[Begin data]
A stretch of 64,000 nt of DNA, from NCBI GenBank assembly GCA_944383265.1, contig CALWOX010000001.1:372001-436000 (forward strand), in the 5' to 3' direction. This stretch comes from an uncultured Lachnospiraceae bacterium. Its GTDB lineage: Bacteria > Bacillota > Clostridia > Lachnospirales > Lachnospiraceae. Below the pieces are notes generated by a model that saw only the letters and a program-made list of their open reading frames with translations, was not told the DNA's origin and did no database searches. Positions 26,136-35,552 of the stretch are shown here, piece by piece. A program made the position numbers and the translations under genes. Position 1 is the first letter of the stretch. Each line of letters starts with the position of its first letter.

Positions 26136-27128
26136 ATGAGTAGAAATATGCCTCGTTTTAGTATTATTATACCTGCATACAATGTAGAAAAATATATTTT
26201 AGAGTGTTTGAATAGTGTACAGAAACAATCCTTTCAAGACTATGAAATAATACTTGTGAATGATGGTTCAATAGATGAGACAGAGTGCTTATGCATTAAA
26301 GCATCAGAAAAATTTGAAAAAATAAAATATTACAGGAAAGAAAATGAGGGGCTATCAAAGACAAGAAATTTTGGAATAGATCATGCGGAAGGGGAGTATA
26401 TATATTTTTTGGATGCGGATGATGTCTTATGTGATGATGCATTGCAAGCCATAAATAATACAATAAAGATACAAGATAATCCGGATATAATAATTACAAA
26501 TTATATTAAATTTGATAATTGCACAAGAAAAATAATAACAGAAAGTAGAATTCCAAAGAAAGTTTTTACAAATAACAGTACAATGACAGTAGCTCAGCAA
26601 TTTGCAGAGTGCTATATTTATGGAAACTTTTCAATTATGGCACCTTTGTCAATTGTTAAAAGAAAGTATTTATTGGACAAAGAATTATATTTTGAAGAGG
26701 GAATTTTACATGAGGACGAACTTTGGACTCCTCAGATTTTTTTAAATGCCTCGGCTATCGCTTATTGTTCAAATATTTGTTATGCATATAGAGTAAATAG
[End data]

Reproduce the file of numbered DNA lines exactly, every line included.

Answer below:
A stretch of 64,000 nt of DNA, from NCBI GenBank assembly GCA_944383265.1, contig CALWOX010000001.1:372001-436000 (forward strand), in the 5' to 3' direction. This stretch comes from an uncultured Lachnospiraceae bacterium. Its GTDB lineage: Bacteria > Bacillota > Clostridia > Lachnospirales > Lachnospiraceae. Below the pieces are notes generated by a model that saw only the letters and a program-made list of their open reading frames with translations, was not told the DNA's origin and did no database searches. Positions 26,136-35,552 of the stretch are shown here, piece by piece. A program made the position numbers and the translations under genes. Position 1 is the first letter of the stretch. Each line of letters starts with the position of its first letter.

Positions 26136-27128
26136 ATGAGTAGAAATATGCCTCGTTTTAGTATTATTATACCTGCATACAATGTAGAAAAATATATTTT
26201 AGAGTGTTTGAATAGTGTACAGAAACAATCCTTTCAAGACTATGAAATAATACTTGTGAATGATGGTTCAATAGATGAGACAGAGTGCTTATGCATTAAA
26301 GCATCAGAAAAATTTGAAAAAATAAAATATTACAGGAAAGAAAATGAGGGGCTATCAAAGACAAGAAATTTTGGAATAGATCATGCGGAAGGGGAGTATA
26401 TATATTTTTTGGATGCGGATGATGTCTTATGTGATGATGCATTGCAAGCCATAAATAATACAATAAAGATACAAGATAATCCGGATATAATAATTACAAA
26501 TTATATTAAATTTGATAATTGCACAAGAAAAATAATAACAGAAAGTAGAATTCCAAAGAAAGTTTTTACAAATAACAGTACAATGACAGTAGCTCAGCAA
26601 TTTGCAGAGTGCTATATTTATGGAAACTTTTCAATTATGGCACCTTTGTCAATTGTTAAAAGAAAGTATTTATTGGACAAAGAATTATATTTTGAAGAGG
26701 GAATTTTACATGAGGACGAACTTTGGACTCCTCAGATTTTTTTAAATGCCTCGGCTATCGCTTATTGTTCAAATATTTGTTATGCATATAGAGTAAATAG